Friday, May 30, 2008

Maybe it's time to hang up the hat and whip for good

Indy's back, and he may be significantly older, but he's still the same whip-cracking, wise-cracking archaeologist-slash-adventurer from the beloved 80s trilogy. Harrison Ford, surprisingly showing signs of having aged gracefully since The Last Crusade, returns for a 4th outing as Indiana Jones, and this time he's in search of the Kingdom of the Crystal Skull. With him is Shia LaBeouf (LOVE him), who plays his greaser sidekick Mutt to slick perfection, and the terrific chemistry between them is what rescues Indy 4 from being an outright disappointment. Blame it on lame plot points, or sloppy writing, or careless direction, or Cate Blanchett's erratic Russian accent, but this much-anticipated movie lacked the magic of its 3 predecessors. Because Indy 4 was a pet project of power pair George Lucas and Steven Spielberg, one can't help but have high expectations for it, fan of the original movies or not. Sadly, my expectations were not met.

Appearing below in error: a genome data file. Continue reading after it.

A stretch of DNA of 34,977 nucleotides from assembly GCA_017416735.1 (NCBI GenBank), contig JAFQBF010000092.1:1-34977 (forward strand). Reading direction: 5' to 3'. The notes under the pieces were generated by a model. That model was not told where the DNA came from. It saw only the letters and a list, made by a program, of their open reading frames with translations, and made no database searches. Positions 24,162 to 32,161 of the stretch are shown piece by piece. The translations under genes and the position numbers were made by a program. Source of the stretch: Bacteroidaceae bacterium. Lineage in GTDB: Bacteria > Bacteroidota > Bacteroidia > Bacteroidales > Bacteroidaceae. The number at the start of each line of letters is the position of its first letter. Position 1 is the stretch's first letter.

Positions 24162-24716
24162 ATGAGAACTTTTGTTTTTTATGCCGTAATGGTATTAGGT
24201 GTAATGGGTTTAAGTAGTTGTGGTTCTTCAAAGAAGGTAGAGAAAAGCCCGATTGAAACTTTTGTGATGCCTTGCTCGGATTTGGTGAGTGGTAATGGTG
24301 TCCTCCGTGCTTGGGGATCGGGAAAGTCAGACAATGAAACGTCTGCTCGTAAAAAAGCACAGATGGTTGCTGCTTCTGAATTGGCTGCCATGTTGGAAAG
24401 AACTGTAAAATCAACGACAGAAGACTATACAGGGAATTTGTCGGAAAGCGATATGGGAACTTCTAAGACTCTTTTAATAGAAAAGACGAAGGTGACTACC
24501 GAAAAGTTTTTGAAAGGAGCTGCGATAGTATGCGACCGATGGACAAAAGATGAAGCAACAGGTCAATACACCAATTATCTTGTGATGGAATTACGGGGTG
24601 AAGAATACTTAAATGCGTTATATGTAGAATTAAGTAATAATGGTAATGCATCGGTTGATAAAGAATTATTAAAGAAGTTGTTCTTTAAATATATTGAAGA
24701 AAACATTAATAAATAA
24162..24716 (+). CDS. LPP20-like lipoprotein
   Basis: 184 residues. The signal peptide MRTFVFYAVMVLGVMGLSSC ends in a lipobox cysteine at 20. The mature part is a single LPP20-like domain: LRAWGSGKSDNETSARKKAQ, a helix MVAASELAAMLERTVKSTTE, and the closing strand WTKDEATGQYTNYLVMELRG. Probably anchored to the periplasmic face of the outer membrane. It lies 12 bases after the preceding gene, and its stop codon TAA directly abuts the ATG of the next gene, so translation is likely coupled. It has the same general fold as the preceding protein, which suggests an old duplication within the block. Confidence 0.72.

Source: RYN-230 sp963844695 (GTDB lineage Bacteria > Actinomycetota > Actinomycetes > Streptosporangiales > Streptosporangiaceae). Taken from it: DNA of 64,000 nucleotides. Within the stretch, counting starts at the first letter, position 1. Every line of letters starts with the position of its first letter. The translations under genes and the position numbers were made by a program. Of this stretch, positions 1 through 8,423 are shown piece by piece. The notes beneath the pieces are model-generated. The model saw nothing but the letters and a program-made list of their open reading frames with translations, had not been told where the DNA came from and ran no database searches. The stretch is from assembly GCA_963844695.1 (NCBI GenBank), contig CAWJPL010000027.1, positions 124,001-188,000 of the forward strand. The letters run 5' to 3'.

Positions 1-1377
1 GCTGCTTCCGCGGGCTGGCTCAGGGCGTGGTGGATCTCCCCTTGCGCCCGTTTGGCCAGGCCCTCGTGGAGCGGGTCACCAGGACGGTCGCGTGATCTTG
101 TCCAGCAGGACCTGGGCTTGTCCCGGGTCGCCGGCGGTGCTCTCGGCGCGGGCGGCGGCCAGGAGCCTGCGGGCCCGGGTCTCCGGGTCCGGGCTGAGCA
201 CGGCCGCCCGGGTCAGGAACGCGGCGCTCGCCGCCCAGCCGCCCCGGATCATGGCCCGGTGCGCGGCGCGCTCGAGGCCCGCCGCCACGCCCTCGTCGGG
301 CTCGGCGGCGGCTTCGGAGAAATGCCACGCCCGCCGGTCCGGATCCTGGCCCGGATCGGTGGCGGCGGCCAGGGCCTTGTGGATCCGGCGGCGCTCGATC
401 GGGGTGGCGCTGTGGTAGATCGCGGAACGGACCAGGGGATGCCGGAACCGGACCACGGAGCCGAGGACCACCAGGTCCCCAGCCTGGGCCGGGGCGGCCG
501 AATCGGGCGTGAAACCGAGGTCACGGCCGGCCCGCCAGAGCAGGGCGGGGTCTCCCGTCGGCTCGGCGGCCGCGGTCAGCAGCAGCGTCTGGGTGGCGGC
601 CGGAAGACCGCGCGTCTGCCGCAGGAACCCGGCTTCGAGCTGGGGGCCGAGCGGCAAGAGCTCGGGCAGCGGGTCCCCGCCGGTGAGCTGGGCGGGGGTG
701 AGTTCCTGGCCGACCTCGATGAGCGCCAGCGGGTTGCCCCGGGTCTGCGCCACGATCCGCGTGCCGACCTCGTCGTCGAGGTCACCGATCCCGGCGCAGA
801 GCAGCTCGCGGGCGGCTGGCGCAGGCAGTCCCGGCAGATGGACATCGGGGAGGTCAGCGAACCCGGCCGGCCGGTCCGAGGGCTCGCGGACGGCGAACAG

Sure, there were moments of gold which evoked the trilogy's charm: the old Paramount Studios logo at the beginning of the opening credits; a photo of Sean Connery on Indy's desk (although a cameo from Henry Jones, Sr. would have been much better); the line "I have a bad feeling about this" slyly inserted in the script; a cool car-motorcycle chase sequence through Princeton; the reappearance of
Marian Ravenwood, Indy's spunky love interest from Raiders of the Lost Ark; a swarm of monster red ants; and my personal favorite scene that had the ophidiophobic Indy sinking in quicksand and refusing to grab on to the only available lifeline (can't explain without spoiling it). But the golden moments were just not enough to compensate for the bizarre sci-fi twist the storyline took, or the weak Cold War premise (the Soviet baddies, including Blanchett's merely mildly menacing Irina Spalko, were more James Bond than Indiana Jones).

So far Iron Man has been THE movie of the summer for me, and Indiana Jones and the Kingdom of the Crystal Skull didn't quite measure up. That being said, Indy is still Indy, and it's hard not to love him, wrinkles, gray hair, jowls, flimsy outrageous plot and all.


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